9 Sequencing for diversity  Pyrosequencing the 16s ribosomal RNA subunit  95% of people in HMP  Recall the implicated diseases. Looks like GWAS common disease, small effect size + common disease, rare variant

10 Goal 2: Functional profiling Source: The human microbiome: at the interface of health and disease. Nature reviews genetics

11 Functional profiling  Current: Which genes are present and are being transcribed  In development: proteomics, metabolomics

12 Sequencing for function  Whole microbiome sequencing  Avoids primer biases and is more kingdom agnostic  Assembly is hard, especially where reference genomes don’t exist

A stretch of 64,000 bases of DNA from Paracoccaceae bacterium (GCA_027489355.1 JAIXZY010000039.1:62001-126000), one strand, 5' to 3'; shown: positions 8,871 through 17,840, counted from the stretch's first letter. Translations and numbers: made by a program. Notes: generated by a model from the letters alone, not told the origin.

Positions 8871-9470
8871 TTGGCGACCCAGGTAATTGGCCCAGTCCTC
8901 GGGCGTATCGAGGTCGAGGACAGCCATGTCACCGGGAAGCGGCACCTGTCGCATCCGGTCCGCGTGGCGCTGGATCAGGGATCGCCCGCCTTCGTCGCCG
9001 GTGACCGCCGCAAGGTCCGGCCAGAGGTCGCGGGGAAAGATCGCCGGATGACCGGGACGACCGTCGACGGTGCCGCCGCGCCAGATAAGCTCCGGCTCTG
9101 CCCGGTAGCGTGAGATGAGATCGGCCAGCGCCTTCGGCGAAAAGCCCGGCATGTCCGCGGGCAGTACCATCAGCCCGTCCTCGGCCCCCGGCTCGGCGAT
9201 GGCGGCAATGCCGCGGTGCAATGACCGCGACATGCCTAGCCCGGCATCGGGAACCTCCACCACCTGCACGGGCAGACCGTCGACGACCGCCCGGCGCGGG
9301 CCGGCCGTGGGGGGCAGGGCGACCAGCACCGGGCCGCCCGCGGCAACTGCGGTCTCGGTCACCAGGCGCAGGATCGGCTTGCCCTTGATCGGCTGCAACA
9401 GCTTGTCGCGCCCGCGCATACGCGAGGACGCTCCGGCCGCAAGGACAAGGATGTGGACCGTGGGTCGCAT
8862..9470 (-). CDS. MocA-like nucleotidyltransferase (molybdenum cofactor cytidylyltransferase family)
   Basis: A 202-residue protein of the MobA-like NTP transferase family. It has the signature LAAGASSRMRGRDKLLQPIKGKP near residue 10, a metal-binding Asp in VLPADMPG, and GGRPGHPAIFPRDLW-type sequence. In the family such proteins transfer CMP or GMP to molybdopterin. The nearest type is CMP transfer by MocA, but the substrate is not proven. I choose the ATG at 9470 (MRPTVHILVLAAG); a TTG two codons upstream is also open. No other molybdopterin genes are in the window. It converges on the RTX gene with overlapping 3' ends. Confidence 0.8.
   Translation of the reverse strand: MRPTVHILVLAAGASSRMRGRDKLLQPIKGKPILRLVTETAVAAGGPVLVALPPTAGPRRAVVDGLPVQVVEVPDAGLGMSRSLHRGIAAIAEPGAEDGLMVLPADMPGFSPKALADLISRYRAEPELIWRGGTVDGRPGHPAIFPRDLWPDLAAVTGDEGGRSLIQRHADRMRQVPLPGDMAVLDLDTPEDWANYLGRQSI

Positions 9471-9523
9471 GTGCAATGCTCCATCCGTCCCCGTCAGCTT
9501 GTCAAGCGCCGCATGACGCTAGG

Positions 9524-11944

13 Two big problems  Can’t understand the body without understanding the microbiome  Can’t understand the microbiome by only looking at bacteria  Read fragment assembly is very very hard in metagenomics

14  Kingdom-Agnostic Metagenomics

15 The players in your body  Your cells  Metabolites  Bacteria  Bacteriophages  Other viruses  Fungi

16 That’s not complexity Source: A comprehensive map of the toll‐like receptor signaling network. Molecular Systems Biology

17 Prokaryotic virome: bacteriophages  Infect prokaryotic bacteria  Transfer genetic material among prokaryotic bacteria  Rapidly evolving  Put constant selection pressure on bacterial microbiome

18 Bacteriophages: deep sequencing results  60% of sequences dissimilar from all sequence databases  More than 80% come from 3 families  Little intrapersonal variation  Large interpersonal variation, even among relatives  Diet affects community structure  Antibiotic resistance genes found in viral material